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Engl436a – Updates (Fall 2017)

  • “There should be no excuse given for the establishment of a belief that a functional nervous disability constitutes a right to compensation. This is hard saying. It may seem cruel that those whose sufferings are real, whose illness has been brought on by enemy action and very likely in the course of patriotic service, should be treated with such apparent callousness. But there can be no doubt that in an overwhelming proportion of cases, these patients succumb to ‘shock’ because they get something out of it. To give them this reward is not ultimately a benefit to them because it encourages the weaker tendencies in their character. The nation cannot call on its citizens for courage and sacrifice and, at the same time, state by implication that an unconscious cowardice or an unconscious dishonesty will be rewarded.” (qtd. in Shephard, Ben. A War of Nerves: Soldiers and Psychiatrists, 1914-1994. London, Jonathan Cape, 2000.
  • “If” by Rudyard Kipling
  • If you can keep your head when all about you
    Are losing theirs and blaming it on you;
    If you can trust yourself when all men doubt you,
    But make allowance for their doubting too:
    If you can wait and not be tired by waiting,
    Or, being lied about, don’t deal in lies,
    Or being hated don’t give way to hating,
    And yet don’t look too good, nor talk too wise;

    If you can dream—and not make dreams your master;
    If you can think—and not make thoughts your aim,
    If you can meet with Triumph and Disaster
    And treat those two impostors just the same:.
    If you can bear to hear the truth you’ve spoken
    Twisted by knaves to make a trap for fools,
    Or watch the things you gave your life to, broken,
    And stoop and build’em up with worn-out tools;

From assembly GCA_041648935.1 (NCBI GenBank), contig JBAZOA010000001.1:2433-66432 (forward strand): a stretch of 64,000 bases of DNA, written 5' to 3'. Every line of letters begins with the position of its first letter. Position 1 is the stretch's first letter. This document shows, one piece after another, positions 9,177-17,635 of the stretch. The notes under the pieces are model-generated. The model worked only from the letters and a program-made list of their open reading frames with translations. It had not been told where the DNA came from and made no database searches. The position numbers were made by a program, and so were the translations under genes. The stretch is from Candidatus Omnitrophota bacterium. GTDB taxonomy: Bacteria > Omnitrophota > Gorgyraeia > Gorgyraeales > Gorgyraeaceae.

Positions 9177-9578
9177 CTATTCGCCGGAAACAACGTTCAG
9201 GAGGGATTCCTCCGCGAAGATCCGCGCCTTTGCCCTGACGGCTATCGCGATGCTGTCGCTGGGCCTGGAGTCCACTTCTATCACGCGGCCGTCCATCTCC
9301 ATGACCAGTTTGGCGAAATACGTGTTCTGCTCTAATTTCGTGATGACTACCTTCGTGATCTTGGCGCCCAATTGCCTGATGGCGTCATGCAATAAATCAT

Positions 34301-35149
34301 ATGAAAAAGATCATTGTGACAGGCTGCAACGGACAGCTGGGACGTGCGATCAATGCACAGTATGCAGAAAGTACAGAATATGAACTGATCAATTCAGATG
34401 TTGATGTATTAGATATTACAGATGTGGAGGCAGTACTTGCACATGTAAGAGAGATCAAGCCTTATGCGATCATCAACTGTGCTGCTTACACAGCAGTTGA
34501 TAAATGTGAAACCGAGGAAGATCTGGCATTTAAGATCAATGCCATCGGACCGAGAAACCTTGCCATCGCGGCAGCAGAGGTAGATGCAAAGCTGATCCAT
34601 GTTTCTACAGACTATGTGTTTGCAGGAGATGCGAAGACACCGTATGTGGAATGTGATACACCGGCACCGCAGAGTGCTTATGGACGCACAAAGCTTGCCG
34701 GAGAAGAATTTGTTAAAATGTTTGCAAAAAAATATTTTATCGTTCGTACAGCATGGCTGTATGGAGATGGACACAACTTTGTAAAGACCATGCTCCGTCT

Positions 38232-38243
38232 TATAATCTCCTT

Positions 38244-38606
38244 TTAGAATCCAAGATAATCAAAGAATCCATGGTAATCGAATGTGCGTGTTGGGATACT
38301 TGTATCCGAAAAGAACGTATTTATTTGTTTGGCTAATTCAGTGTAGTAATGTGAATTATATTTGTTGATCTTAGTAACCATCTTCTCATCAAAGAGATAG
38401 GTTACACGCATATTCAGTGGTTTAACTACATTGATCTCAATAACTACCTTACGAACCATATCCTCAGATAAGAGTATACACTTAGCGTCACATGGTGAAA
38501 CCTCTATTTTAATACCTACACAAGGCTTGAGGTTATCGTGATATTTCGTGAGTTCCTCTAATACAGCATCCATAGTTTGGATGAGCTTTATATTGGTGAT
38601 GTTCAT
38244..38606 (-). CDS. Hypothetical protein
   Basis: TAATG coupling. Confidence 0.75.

If you can make one heap of all your winnings
    And risk it on one turn of pitch-and-toss,
    And lose, and start again at your beginnings,
    And never breathe a word about your loss:
    If you can force your heart and nerve and sinew
    To serve your turn long after they are gone,
    And so hold on when there is nothing in you
    Except the Will which says to them: “Hold on!”

    If you can talk with crowds and keep your virtue,
    Or walk with Kings—nor lose the common touch,
    If neither foes nor loving friends can hurt you,
    If all men count with you, but none too much:
    If you can fill the unforgiving minute
    With sixty seconds’ worth of distance run,
    Yours is the Earth and everything that’s in it,
    And—which is more—you’ll be a Man, my son!

  • from “The Angel in the House” by Coventry Patmore
  • Man must be pleased; but him to please
    Is woman’s pleasure; down the gulf
    Of his condoled necessities
    She casts her best, she flings herself.
    How often flings for nought, and yokes
    Her heart to an icicle or whim,
    Whose each impatient word provokes
    Another, not from her, but him;
    While she, too gentle even to force
    His penitence by kind replies,
    Waits by, expecting his remorse,
    With pardon in her pitying eyes;
    And if he once, by shame oppress’d,
    A comfortable word confers,
    She leans and weeps against his breast,
    And seems to think the sin was hers;
    Or any eye to see her charms,
    At any time, she’s still his wife,
    Dearly devoted to his arms;
    She loves with love that cannot tire;
    And when, ah woe, she loves alone,
    Through passionate duty love springs higher,
    As grass grows taller round a stone.

All the secondary readings are available at OpenModernisms, healing in either downloadable or digitally readable formats. You do not require an account to access these materials.

This seminar at the American Comparative Literature Association‘s conference (a really big deal academic event) is open specifically to MA and advanced BA students — consider submitting something! If you want to, viagra button-hole me and let’s talk ideas.

Some essays you might want to have a look at to get a clearer sense of what modernism was/is, and how it shapes our current understanding:

“Definitional Excursions” Susan Stanford Friedman

“Periodizing Modernism” Susan Stanford Friedman

“The New Modernist Studies” Douglas Mao and Rebecca Walkowitz

“What Was Modernism?” Harry Levin

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